Want to de-stress and stave off anxiety? Just remember: grapefruit and lavender.
“It’s two parts grapefruit and one part lavender, so the lavender relaxes, but the grapefruit elevates your mood,” said Debbie Blake-Knox, of one of her most popular blends of essential oils.
Blake-Knox will lead a workshop on aromatherapy at the 2010 Fort Benning Women’s Conference, teaching women about the benefits of essential oils and how to assemble their own recipes.
“Making Scents of It All: the Art of Aromatherapy” is one of more than 20 workshops that will be offered at the March 10 conference, which features guest speaker Marla Cilley, local vendors, a catered lunch and free child care, said Pat Davis, volunteer conference coordinator.
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“She’s a good teacher,” said Davis, who visited the aromatherapy class at last year’s conference. “It’s an interesting topic and interactive. She gets involved with her audience, asking good questions and listening to their feedback, and then gives information based on their feedback. I would love to take her workshop.”
A Columbus resident and owner of Moonstone Wellness, Blake-Knox has worked with massage therapy for more than 10 years. She became certified in clinical aromatherapy a year ago.
“We’re going to focus at the conference on using essential oils that elevate your mood and change your attitude,” she said. “My goal is that they’re going to have fun, they’ll be a little wiser, (and) they will know what questions to ask and where to check for resources.”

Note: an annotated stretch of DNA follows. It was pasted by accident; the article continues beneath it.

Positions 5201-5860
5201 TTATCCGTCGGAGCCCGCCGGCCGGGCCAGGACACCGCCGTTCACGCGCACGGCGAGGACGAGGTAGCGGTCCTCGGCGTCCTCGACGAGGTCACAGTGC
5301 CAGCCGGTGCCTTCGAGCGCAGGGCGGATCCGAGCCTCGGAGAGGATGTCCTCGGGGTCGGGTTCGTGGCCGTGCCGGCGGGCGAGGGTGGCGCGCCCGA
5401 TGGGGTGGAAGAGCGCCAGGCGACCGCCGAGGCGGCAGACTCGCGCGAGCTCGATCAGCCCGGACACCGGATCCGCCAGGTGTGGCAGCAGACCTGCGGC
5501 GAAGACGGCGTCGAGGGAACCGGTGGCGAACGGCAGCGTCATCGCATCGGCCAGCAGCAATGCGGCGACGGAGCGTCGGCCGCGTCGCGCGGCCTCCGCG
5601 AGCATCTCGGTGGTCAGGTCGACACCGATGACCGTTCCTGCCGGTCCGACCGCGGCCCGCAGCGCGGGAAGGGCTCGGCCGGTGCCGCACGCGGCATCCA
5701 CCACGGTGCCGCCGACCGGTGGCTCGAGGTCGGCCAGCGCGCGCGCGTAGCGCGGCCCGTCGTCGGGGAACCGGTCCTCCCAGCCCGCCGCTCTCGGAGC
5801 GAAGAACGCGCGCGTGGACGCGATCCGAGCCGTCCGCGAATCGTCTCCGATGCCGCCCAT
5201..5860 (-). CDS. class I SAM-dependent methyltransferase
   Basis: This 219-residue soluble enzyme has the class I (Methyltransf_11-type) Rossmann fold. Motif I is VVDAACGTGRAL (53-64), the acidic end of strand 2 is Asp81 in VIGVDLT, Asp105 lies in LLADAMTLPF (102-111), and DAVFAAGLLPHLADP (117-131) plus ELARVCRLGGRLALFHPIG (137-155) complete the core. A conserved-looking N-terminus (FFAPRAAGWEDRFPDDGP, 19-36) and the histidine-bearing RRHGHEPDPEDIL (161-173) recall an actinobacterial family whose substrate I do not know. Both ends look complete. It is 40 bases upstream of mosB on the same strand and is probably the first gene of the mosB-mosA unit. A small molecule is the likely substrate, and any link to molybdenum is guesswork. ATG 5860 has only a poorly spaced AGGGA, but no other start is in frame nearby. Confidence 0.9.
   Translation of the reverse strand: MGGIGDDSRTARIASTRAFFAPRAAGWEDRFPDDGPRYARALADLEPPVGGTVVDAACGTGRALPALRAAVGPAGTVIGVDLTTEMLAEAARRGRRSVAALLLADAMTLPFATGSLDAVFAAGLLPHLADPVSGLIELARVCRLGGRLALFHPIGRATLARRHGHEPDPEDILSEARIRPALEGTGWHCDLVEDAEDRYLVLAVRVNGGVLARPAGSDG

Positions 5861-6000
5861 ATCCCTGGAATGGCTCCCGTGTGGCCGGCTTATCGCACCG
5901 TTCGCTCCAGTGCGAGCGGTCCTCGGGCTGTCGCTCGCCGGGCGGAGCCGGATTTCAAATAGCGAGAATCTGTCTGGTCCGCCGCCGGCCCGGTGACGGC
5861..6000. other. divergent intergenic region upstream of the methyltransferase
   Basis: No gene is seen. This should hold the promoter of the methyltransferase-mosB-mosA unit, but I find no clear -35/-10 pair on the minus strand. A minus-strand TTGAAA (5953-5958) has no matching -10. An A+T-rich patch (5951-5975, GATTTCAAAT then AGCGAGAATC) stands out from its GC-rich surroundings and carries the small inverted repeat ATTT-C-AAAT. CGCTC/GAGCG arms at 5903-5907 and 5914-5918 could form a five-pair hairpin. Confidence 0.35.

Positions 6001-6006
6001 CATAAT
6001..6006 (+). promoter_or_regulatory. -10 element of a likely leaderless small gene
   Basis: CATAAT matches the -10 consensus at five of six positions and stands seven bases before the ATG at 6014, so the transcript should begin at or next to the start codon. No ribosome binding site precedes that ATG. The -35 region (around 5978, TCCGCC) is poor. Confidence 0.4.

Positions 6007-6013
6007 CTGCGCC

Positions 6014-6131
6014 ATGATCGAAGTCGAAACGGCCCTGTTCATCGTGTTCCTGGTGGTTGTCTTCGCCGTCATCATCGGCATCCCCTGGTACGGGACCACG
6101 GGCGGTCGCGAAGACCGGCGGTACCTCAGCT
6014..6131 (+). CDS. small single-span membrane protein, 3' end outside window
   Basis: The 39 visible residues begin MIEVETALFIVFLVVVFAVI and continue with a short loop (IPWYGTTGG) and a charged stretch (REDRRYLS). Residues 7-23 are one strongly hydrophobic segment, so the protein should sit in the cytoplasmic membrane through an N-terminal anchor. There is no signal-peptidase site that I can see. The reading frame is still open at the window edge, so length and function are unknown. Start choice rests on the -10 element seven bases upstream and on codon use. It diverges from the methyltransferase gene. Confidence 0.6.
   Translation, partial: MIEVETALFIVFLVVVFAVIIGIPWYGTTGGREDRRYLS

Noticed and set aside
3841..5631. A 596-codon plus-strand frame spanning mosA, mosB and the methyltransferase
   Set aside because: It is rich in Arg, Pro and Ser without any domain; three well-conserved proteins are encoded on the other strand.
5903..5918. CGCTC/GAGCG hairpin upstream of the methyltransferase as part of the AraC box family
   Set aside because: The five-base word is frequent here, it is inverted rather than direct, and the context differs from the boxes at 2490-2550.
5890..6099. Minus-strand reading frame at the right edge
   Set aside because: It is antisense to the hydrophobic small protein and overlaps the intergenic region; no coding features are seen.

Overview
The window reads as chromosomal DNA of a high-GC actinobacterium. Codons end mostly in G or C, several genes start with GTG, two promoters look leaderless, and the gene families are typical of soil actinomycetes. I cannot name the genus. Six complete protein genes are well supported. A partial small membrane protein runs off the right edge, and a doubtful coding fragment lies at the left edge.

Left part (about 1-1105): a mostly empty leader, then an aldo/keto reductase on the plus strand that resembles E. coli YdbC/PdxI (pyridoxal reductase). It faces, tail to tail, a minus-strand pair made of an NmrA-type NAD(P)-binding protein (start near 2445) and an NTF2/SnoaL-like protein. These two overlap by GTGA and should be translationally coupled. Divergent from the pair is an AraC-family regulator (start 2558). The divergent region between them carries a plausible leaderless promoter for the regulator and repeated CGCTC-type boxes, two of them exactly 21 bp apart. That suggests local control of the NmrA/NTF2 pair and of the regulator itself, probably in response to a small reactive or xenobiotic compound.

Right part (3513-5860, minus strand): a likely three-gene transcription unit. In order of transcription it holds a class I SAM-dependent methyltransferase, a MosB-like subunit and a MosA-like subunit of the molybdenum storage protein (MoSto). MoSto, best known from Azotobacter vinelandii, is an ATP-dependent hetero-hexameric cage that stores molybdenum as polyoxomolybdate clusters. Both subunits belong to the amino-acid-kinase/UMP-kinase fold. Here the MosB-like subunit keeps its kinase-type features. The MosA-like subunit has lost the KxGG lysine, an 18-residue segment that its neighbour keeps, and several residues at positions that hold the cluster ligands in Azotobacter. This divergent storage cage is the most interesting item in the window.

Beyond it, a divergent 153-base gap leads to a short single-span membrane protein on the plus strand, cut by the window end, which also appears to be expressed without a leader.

Participants can take home a spritz, tailored for their specific needs, that is suitable for topical application or to spray in the air at work or home.
Blake-Knox said she does a lot of customization: Sandman’s Helper Blend as a sleep aid for kids with deployed parents, Muscle Joint Relief Blend for Soldiers who’ve had an injury, immune system boosters as preventative therapy.
“I blend products specifically for them,” she said. “If a client comes and says this is what her family is going through — ‘This is the type of cough and cold or flu we have; this is what I need’ — it can be very specific. So what might work perfectly for one person, I might have to adjust the recipe for the next household because they have pets.”
Blake-Knox will help participants choose the correct organic oils based on their needs. Most women ask her about depression, stress, the adrenal and respiratory systems, sleep and pain, she said, so those will be areas she’ll talk about during her presentation.
She’ll also talk about other areas of therapy, such as foot reflexology and massage, and provide resources for people who want to learn more.
Over the past few years, she’s learned more about injuries and stressors prevalent in military families, she said, and she enjoys working with Soldiers and their spouses.
“When they say thank you, it’s a very genuine thank you. When they give you feedback, it’s honest and true and helpful. So, in that respect it’s very rewarding,” she said. “They’ve taught me a lot.”
Blake-Knox will present the workshop twice during the day. Most workshops can take up to 30 participants on a first-come, first-served basis, Davis said.
“Map out your strategy and which classes you’d like to take,” she said. “I think the key to the day is to have some alternatives in mind in case you don’t get your first choice.”
If you haven’t registered for the conference, the deadline to do so is Friday. Tickets are $20 and include breakfast, lunch, conference materials, child care on a space available basis, three workshops and the guest speaker. Space is limited and few slots remain. For more information, visit www.benningmwr.com/womensconference.